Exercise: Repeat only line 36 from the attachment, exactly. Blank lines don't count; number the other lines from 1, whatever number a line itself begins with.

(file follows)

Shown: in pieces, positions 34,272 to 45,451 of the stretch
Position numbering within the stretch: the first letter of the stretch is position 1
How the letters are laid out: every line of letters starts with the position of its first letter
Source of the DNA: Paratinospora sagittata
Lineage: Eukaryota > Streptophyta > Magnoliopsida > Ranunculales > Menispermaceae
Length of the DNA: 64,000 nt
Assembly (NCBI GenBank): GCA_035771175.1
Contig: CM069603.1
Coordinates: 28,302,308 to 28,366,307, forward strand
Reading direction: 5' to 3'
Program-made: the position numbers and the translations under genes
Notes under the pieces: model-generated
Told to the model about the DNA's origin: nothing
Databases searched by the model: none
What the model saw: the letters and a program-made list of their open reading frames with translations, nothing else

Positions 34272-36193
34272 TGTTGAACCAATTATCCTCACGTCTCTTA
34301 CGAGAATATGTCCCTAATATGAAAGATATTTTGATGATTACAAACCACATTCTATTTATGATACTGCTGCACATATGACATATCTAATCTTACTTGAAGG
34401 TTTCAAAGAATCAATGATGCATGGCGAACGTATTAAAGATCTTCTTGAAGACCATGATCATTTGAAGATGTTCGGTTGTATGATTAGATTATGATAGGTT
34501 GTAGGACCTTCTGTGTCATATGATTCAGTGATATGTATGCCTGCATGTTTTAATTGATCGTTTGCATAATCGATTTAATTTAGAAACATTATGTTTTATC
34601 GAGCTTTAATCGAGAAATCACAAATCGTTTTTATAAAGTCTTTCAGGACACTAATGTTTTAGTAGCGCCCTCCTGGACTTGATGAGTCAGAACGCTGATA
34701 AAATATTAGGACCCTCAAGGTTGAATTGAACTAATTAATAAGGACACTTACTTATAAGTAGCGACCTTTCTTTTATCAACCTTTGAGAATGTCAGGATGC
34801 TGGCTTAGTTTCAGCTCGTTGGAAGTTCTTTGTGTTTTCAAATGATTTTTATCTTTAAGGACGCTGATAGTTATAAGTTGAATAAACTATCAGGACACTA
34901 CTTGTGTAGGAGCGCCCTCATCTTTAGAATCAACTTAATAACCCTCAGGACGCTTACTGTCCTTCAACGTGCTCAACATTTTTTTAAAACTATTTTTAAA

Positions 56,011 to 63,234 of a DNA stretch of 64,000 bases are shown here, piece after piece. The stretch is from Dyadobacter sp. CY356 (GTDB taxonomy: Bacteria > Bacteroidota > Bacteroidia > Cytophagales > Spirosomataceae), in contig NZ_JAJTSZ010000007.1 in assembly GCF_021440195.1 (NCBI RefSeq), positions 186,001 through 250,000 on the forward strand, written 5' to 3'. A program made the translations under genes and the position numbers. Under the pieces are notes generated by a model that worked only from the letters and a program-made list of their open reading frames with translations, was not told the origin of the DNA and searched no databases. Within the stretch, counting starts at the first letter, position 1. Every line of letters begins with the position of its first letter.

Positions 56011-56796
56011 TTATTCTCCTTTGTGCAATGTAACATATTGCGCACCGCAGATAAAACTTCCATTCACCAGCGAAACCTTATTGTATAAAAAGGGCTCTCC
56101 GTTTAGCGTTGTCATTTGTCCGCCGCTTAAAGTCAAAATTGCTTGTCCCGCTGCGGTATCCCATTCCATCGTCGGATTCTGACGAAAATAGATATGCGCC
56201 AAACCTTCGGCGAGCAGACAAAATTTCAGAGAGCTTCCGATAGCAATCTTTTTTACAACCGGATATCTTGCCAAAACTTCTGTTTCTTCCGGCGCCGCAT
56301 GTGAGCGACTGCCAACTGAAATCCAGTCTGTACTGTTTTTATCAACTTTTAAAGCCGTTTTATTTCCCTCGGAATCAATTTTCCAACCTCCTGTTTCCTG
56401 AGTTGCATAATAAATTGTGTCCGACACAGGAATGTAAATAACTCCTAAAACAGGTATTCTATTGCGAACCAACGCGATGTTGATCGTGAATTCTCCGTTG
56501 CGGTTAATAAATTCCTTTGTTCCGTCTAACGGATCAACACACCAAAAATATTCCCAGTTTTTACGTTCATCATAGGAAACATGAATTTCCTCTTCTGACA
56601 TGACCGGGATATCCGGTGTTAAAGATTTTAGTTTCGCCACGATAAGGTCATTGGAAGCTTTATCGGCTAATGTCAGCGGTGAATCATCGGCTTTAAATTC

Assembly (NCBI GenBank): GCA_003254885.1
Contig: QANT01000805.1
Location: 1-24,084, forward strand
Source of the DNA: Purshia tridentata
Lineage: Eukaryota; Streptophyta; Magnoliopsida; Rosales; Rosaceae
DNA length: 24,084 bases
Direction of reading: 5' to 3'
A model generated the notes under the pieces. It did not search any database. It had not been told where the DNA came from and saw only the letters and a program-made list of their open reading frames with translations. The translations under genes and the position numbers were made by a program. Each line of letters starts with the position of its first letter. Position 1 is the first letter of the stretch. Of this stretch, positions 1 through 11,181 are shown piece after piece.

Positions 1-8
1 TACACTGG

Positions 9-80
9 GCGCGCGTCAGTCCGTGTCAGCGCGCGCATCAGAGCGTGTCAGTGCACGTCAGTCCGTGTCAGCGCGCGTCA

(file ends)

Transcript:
Location: 1-24,084, forward strand